Hu Mulholland -- 2 -- RBC -- 4.

Largimore -- West of Old Hillsborough Road.

John Long -- 2.
Teal M'Keown -- 3 -- QB -- 4.
David Finlay -- 2 -- QB -- 4.
John Dowdd -- 4 -- H -- 5.
Capt. Boyse -- 2 -- L -- 3.
Miss Kelly -- 3 -- QB -- 4.
Saywell Clarke -- 4 -- QB -- 5.
Jas. Pattison -- 3 -- QB -- 4.
Wid. Pelan -- W -- 3.
Thos. Pelan -- 2 -- QB -- 2.
Saml. Smith -- 2 -- QB -- 3.
Edward Herron -- 2 -- RB -- 5.
Hu Mulholland -- 2 -- RBC -- 4.
Mrs. Hancock -- W -- 3.
James Ward -- 2 -- RBC -- 4.
Messrs. Boyd, Vitriol Works -- 5 -- 18.
Richard Sorby (a grove) -- 4.
John M'Dowell -- 3 -- QB -- 3.
James Tuton -- 2 -- H -- 2.
Major Parker -- QB -- 4.
Archd. M'Ateer -- 2 -- QB -- 3.
Wm. Wilson -- 2 -- L -- 2.

Ballynamullen.

Hy. Mulholland -- 2 -- QB -- 5.
Dr. Dixon -- 3 -- RB -- 6.
Alex. Brownlee -- 4 -- QBC -- 4.
Patk. Reed (quarry) -- 6 -- L -- 5.
Wid. Sloan -- 2 -- L -- 2.
Robt. M'Call -- RBC -- 4.
John Sinclair -- 6 -- L -- 8.
Wm. Walsh -- 6 -- LM -- 6.
Jas. Murray -- 3 -- QB -- 4.
Adam Wilson -- 2 -- QB -- 2.
Wm. Wilson -- cottage -- L.
Miss Crawford -- W -- 3.
Thos. Wright -- 2 -- 3.
Richard Foots -- 4 -- RB -- 5.
James Ward -- 3 -- RBC -- 6.

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'TWAS PRETTY TO BE IN BALLINDERRY.

The Editor is indebted to Francis Joseph Bigger, Esq., Belfast, for drawing his attention to the fact that this ballad by Mr. Graves -- referred to in article LII. -- is only a new version or adaptation of a much older poem. Mr. Bigger writes:-- "This song is far older than Mr. Graves' day. The air, 'Ballinderry,' is far older still. Petrie considered it one of the oldest Irish airs extant."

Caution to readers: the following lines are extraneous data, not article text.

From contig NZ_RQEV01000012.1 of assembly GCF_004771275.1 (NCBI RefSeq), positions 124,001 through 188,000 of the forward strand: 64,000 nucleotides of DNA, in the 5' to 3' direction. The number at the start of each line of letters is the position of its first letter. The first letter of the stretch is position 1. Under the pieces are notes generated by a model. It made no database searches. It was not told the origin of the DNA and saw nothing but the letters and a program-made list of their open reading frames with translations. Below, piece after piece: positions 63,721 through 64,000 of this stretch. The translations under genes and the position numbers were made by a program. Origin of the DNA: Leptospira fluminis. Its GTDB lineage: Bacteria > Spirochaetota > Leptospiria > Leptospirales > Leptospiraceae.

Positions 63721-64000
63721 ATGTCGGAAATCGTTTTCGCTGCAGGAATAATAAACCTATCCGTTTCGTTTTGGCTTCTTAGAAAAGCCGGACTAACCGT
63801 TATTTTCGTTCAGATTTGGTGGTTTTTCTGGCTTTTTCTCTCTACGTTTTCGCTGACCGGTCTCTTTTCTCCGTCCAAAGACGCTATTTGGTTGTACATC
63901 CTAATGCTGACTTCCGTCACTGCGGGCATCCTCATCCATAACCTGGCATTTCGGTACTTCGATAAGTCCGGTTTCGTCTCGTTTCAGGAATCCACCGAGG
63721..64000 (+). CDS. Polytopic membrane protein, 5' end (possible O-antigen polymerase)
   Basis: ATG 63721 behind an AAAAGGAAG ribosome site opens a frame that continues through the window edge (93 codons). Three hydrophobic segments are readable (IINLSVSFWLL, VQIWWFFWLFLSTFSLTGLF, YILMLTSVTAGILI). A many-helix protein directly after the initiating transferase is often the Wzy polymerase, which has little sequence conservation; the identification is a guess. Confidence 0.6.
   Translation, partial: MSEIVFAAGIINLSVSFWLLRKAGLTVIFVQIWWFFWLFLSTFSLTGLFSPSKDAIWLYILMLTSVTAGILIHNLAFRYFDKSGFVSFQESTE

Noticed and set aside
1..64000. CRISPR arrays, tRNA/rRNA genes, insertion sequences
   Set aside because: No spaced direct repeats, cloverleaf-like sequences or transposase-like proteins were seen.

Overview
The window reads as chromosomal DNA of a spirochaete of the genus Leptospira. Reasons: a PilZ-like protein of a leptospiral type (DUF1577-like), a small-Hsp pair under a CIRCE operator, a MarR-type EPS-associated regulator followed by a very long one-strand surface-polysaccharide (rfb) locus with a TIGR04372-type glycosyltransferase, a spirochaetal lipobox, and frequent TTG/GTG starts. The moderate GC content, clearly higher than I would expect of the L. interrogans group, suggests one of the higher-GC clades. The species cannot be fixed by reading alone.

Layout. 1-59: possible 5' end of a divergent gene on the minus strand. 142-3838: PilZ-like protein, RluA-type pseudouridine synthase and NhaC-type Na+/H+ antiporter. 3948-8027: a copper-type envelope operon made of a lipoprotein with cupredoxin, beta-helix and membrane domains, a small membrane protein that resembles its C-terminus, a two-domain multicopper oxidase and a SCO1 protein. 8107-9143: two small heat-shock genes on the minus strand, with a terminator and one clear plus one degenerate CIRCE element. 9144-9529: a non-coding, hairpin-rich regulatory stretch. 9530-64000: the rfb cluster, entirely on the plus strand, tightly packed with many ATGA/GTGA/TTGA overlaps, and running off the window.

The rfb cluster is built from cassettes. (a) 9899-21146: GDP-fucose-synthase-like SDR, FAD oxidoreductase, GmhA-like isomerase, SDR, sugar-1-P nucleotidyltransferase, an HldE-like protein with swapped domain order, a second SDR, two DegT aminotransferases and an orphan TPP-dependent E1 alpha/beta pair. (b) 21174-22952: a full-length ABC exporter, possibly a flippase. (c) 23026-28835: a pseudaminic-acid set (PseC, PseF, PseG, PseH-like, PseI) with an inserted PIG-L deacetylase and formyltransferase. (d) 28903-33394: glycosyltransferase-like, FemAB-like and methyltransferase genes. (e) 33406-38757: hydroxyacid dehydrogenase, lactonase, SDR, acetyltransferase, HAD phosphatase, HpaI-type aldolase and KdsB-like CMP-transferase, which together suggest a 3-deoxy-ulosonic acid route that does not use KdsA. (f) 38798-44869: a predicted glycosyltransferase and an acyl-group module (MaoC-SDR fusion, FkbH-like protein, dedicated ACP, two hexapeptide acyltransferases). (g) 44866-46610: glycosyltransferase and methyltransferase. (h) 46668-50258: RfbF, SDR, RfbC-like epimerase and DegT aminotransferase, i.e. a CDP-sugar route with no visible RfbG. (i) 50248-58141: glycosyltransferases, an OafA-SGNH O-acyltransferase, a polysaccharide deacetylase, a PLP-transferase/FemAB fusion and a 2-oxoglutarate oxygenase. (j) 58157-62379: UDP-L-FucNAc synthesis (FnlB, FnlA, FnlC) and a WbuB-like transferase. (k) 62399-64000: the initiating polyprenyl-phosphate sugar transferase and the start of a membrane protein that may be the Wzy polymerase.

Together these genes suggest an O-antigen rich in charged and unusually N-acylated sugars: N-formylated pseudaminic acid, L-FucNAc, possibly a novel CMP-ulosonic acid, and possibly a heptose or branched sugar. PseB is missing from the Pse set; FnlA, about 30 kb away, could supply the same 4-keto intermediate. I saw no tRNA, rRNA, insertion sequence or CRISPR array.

Edward Bunting in his "Ancient Music of Ireland," 1840, states:-- "The air 'Ballinderry' is very ancient, author and date unknown, procured from Doctor Crawford, Lisburn, 1808." Bunting gives the score of the music and the first verse of the ballad as current in his time, with notes on its antiquity and variations.

It's pretty to be in Ballinderry,
      It's pretty to be in Aghalee,
It's prettier to be in bonnie Ram's Island,
      Sitting under an ivy tree.
            Ochone, ochone!
            Ochone, ochone!
Oh! that I was in little Ram's Island,
Oh! that I was with Phelimy Diamond.

            Cronan, or Chorus.

            Ochone, ochone!
            Ochone, ochone!
He would whistle, and I would sing,
Till we would make the whole Island ring.
            Ochone, ochone!
            Ochone, ochone!

The ballad has been a favourite performance from time immemorial with the peasantry of the Counties of Down and Antrim, the words being sung by one person, while the rest of the party chant the "Cronan," or chorus.

There are numerous other sets of words sung to "Ballinderry," such as:--

      'Tis pretty, to he in Ballinderry,
      'Tis pretty to be at Magheralin.
Or
      'Tis pretty to be in Ballinderry,
      'Tis pretty to be at the Cash of Toome.